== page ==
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General Edward Porter Alexander ( Part 4)

Porter and his wife made their way to Richmond, it was an anxious trip with the winds of war approaching, They noticed a difference in the appearance of the military when they crossed the Mason-Dixon Line. Southern troops were mostly armed with the old .69 caliber smoothbores while their union counterparts had the new .58 caliber rifled muskets. The yankees were much better dressed and well fed while the Rebels already had a lean hungry look to them. Alexander and his bride were not impressed with the unmilitary appearance pf their fellow countrymen, but there was concealed fighting spirit that was invisible to the casual observer.


Once in Richmond on June 1st, 1861 a Confederate captain of the signal corps was waiting for him. By July he was in Manassas, Va. with his company. Jos. E. Johnston and Pierre Beauregard were in command. Porter established signal stations and with the help of a powerful telescope given to him by a friends in Richmond, he was able to give information to his superiors. The First Battle Of Bullrun was a no holds barred slugfest between two uniformed mobs. The Union army was severly routed due as much to their lack of strategy and poor execution as to the superiority of the boys in gray. The battle ended with a footrace back to Washington and the south failed to follow up their best chance to end the war.

General McDowell was replaced by McClellan as Lincoln’s General in charge. The Richmond government’s ace in the hole was the strange instructor from VMI who stood his ground on the field like a stonewall. In less than a year and a half Thomas J Jackson’s career would go from obscurity to one of the greatest military legends of all time, ending with his accidental death from his own troops.

General McClellan spent the rest of the year rebuilding the army while General Johnston pulled back into Richmond to complain to Jefferson Davis endlessly and abandoned the hard won Manassas position. Beauregard was transferred west to Albert Sidney Johnston’s command in time for the battle at Shiloh. Alexander was appointed as ordnance chief in charge of wagon trains and depots to keep the army supplied with all calibers of amunition. Spring of 1862 found “Little Mac” with 100,000 men, moving up the Virginia peninsula to within 7 miles of the CSA capital. Johnston was wounded and President Davis replaced him with his personal military advisor. AS Johnston would later say, his getting shot was the best thing to ever happen to the Confederacy. His wound brought General Robert E. Lee to command of the Army of Northern Virginia. Within a short time span Mars Lee would savage the Union Army with lightning fast attacks relentlessly and drive them away from the Capital.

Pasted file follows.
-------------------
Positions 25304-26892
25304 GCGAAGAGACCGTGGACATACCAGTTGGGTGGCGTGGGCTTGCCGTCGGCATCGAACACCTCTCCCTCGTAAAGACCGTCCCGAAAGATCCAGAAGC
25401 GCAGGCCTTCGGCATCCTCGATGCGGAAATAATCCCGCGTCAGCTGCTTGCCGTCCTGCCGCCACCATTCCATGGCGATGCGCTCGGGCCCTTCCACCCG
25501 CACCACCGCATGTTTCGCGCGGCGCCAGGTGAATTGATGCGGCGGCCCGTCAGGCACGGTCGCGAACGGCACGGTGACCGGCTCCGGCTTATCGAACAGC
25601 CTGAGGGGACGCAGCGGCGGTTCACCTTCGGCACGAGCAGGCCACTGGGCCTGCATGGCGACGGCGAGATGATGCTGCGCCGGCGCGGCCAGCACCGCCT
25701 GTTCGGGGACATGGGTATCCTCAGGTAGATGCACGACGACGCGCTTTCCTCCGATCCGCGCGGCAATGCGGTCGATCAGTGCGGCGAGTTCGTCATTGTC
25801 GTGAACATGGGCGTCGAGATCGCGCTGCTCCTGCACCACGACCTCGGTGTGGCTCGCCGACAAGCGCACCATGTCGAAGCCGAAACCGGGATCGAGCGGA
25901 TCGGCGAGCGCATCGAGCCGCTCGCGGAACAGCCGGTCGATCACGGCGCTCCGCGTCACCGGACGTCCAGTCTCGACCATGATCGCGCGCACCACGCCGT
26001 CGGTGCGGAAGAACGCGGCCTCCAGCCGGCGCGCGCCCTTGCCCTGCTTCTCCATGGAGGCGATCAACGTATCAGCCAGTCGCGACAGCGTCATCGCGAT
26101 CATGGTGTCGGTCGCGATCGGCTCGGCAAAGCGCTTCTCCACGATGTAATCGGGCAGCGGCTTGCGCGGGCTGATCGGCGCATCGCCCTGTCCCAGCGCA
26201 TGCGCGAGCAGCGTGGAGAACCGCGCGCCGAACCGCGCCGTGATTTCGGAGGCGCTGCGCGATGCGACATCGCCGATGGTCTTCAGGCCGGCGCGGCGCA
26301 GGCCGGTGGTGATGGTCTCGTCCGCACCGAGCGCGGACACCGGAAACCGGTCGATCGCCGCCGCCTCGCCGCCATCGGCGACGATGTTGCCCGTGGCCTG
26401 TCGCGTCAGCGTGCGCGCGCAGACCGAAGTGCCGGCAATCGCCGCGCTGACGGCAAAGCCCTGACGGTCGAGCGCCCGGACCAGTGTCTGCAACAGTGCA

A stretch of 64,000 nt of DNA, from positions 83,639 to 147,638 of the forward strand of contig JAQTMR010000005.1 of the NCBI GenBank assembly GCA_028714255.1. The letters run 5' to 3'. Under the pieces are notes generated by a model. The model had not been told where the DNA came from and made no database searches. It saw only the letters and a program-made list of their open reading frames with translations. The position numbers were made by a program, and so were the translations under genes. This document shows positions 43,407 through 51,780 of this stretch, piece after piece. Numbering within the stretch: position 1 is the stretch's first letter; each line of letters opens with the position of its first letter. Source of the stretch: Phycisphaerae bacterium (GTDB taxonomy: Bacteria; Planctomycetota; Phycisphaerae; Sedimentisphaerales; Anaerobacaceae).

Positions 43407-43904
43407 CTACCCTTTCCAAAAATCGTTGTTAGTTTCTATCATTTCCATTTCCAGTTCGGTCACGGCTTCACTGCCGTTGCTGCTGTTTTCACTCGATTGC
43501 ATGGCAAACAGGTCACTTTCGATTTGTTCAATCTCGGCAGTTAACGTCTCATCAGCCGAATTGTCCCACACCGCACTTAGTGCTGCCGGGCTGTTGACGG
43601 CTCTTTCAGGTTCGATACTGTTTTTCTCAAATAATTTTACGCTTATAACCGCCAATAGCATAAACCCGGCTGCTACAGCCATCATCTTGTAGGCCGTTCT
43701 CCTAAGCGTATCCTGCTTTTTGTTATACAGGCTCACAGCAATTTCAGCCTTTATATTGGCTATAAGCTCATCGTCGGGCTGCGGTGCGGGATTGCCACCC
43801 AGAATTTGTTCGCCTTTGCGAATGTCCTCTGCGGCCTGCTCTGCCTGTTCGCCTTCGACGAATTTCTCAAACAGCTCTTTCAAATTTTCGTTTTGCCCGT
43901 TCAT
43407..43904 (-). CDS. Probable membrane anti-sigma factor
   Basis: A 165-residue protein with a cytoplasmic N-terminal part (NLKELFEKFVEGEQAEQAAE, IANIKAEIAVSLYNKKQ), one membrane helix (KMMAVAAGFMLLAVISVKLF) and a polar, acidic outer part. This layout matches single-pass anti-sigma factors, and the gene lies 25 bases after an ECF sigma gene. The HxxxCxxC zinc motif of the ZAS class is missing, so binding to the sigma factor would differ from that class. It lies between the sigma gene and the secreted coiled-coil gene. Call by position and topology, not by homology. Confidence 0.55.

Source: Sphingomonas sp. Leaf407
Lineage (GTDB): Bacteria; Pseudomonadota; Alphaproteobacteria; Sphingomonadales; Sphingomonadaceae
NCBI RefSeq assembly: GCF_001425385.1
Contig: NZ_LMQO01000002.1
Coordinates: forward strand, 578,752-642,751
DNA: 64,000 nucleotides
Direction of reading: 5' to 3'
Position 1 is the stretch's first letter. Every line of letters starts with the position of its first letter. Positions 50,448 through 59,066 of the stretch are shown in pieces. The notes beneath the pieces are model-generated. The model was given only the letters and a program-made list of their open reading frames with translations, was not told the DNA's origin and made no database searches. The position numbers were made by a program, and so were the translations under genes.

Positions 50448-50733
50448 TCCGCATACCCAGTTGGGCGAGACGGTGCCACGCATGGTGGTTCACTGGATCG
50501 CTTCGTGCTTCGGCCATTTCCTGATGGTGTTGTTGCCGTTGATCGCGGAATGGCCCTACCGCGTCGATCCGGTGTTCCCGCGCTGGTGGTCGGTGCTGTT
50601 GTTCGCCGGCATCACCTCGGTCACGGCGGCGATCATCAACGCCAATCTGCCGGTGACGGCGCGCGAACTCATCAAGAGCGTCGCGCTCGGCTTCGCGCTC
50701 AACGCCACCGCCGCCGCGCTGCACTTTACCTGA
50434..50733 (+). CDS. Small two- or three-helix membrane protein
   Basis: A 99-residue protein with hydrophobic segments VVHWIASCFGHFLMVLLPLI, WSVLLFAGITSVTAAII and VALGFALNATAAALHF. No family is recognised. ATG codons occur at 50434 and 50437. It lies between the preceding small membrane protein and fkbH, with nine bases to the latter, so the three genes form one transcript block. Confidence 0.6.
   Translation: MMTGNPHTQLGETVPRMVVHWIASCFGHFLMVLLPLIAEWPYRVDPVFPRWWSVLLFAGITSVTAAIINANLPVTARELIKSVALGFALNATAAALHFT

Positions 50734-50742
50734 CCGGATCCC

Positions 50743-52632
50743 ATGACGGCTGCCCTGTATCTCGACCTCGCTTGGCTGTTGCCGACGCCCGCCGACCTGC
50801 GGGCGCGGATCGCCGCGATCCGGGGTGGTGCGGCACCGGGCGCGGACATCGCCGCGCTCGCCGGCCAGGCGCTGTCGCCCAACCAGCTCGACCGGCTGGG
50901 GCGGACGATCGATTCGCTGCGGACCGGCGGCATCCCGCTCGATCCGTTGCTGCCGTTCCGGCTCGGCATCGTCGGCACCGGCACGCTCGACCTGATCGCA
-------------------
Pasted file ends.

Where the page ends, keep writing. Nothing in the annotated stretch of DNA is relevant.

McClellan was using hydrogen filled observation balloons to great advantage. The boys in gray could not make an unseen daylight move. Alexander was given an observation balloon to counter spy on the union threat. Dr. Edward Cheves of Georgia had conceived the idea and bought up all the silk available in his part of the world. The material was treated with a coating of salvaged runner dissolved in oil and the finished airship was filled with methane from the Richmond gas works. It was a lot less buoyant than the hydrogen filled balloons and leaked badly but managed to get the job done. Alexander had an extreme fear of heights that filled him with the desire to leap from high places. However, he immediately lost his fear on his first ascent and was able to give vital information until his balloon met with disaster. After being attached to a small gunboat that ran aground in the James river the CSA’s only observation balloon was lost. Barely escaping capture, Alexander lived to fight another day. He later said one could get addicted to ballooning.

Lee wasted no time with the wolf at the door. In the short and bloody period called the Seven Days battle, Lee and his Army of Northern Virginia had no only saved the Confederate capital, they forced the largest and best equipped army in North America to withdraw. The following weeks and months would see Lincoln desperately switching his commanding generals and trying to find some one who would drive a union dagger into the CSA. Second Manassas, Sharpsburg and Fredericksburg all proved to be great disappointments to the great man in the white house. Each hard fought battle afforded Alexander the chance to hone his skills in tactics and gun placement. At Fredericksburg General Lee questioned his placement of the guns on Marye’s Heights opposed by Burnside’s powerful artillery across the river. Alexander remarked that a chicken wouldn’t be able to survive on the field when his artillery opened on it. He never dreamed that Burnside would chose that spot for the focus of his attack, but he was ready. The finest regiments the Union had to offer became fodder for Alexander’s guns as they cut them down wheat. With Lee’s infantry in the sunken road behind a quarter mile length of stone wal, backed up with artillery on the heights, it wasn’t a battle so much as a massacre.

At the end of the Fredericksburg massacre Lee spoke to his staff, ” It is well that war is so terrible. otherwise we would become too fond of it.”

To be continued

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